Ameriprise’s RiverSource Settles SEC Case for $5 Million

Four years after an Ameriprise subsidiary sent disciplinary letters to some employees over variable annuity swaps, the company has settled a related SEC case that is the first of its kind.

Ameriprise’s RiverSource distributors improperly switched or replaced their variable annuities “in an effort to generate additional selling costs” for its wholesalers and registered representatives of the company’s affiliated wealth manager between January 2017 and May 2018, according to SEC Deputy Chief Enforcement Officer Sanjay Wadhwa. As part of May 25 settlement In the regulator’s first case under Section 11 of the Investment Companies Act, RiverSource agreed to pay a civil penalty of $5 million.

“Protecting retail investors from abusive sales practices is a pillar of our enforcement program, and we remain committed to holding accountable those who engage in such practices,” Wadhwa said in a statement.

Most of the relevant time in the case took place in a year when overall VA sales fell 9% to $95.6 billion – which was the first time in nearly two decades that the volumes of the complex and often controversial product fell below $100 billion. With “downward pressure” on the company, the company’s wholesalers created color-coded lists of VA “exchange opportunities,” including potential sales commissions for Ameriprise reps, according to the SEC.

RiverSource wholesalers used the listings “to encourage” reps to “offer variable annuity replacements,” the SEC said. In 2017, the company’s VA trading jumped 31% to $1.01 billion, according to the settlement. The following year, they reached $1.05 billion, he says.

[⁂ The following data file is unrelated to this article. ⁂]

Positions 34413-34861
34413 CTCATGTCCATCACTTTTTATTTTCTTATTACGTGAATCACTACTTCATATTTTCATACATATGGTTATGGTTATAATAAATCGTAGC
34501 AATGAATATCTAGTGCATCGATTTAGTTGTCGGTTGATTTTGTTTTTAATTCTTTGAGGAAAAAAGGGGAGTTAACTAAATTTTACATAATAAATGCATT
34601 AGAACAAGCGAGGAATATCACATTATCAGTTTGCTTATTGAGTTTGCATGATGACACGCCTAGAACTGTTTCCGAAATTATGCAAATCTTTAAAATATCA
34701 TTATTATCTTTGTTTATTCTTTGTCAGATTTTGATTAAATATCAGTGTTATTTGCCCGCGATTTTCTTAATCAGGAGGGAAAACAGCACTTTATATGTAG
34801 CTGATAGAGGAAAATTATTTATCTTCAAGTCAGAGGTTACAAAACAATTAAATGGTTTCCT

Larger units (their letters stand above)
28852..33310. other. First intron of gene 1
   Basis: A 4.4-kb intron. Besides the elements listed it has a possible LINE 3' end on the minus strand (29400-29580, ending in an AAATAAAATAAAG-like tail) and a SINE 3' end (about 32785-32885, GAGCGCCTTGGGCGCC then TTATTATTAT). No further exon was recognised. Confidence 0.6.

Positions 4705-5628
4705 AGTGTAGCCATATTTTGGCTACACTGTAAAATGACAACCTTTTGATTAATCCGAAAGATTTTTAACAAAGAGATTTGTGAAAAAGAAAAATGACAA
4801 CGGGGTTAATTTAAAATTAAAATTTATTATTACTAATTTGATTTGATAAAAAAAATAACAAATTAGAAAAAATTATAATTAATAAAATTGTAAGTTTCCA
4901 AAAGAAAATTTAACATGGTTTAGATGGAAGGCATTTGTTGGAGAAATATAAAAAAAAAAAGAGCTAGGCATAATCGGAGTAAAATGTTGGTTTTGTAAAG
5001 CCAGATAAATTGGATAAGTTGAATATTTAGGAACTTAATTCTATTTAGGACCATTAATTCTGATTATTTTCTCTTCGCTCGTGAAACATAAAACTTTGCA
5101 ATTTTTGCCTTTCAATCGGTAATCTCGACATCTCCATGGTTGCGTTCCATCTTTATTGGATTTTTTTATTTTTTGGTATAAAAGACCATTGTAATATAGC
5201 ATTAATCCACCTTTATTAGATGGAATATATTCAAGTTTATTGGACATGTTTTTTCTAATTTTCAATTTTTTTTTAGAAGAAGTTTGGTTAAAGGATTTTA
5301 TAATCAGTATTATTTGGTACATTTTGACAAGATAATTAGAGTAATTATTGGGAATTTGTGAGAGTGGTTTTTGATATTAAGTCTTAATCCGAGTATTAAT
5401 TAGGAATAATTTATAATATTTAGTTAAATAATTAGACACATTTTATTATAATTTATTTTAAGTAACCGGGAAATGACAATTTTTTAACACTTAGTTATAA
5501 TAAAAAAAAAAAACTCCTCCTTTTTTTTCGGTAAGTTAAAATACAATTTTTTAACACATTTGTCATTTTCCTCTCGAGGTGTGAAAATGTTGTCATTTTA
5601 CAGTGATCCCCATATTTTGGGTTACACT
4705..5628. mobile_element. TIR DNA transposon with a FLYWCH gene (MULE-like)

With the spike, RiverSource’s compliance department investigated the transactions and sent “reprimand/warning” letters to some wholesalers, according to the SEC. Compliance staff members then conducted a training program on why the practice violated the Investment Company Act provision that prohibits underwriters from exchanging any of a company’s AVs for another without SEC approval or under certain “limited exceptions,” the rule says.

Ameriprise has neither admitted nor denied the allegations as part of the settlement.

“RiverSource Distributors is pleased to resolve this issue,” Ameriprise spokeswoman Kathleen McClung said in a statement. “We identified and quickly addressed it several years ago, including through improved training and updated policies and procedures.”

The discrepancy between the alleged underlying conduct and the announcement of the case seems “troubling” to Bill Singer, a former securities regulator and lawyer who wrote about the case on his compliance blog, Broke and broker. Singer also expressed concern about the “wrong message” the settlement order sends by not specifically stating that the company was found to have detected the conduct. Although this is the first such case, SEC Chairman Gary Gensler’s team is acting like “the people with the broom at the end of the parade,” Singer said.

“It’s something the commission should have done for the past decade,” Singer said. “Ultimately, we have to be careful with these cases because investors are not well served by these kinds of practices. … It’s a good thing. The only problem is, geez, is that the best example you could choose, when the corporate compliance department put a stop to this? »

RiverSource remains one of the largest AV transmitters in the market, with sales of $431.3 million in the first quarter, according to the LIMRA survey of individual annuity sales in the United States. Overall VA sales fell 6% year over year to $28.1 billion in the quarter.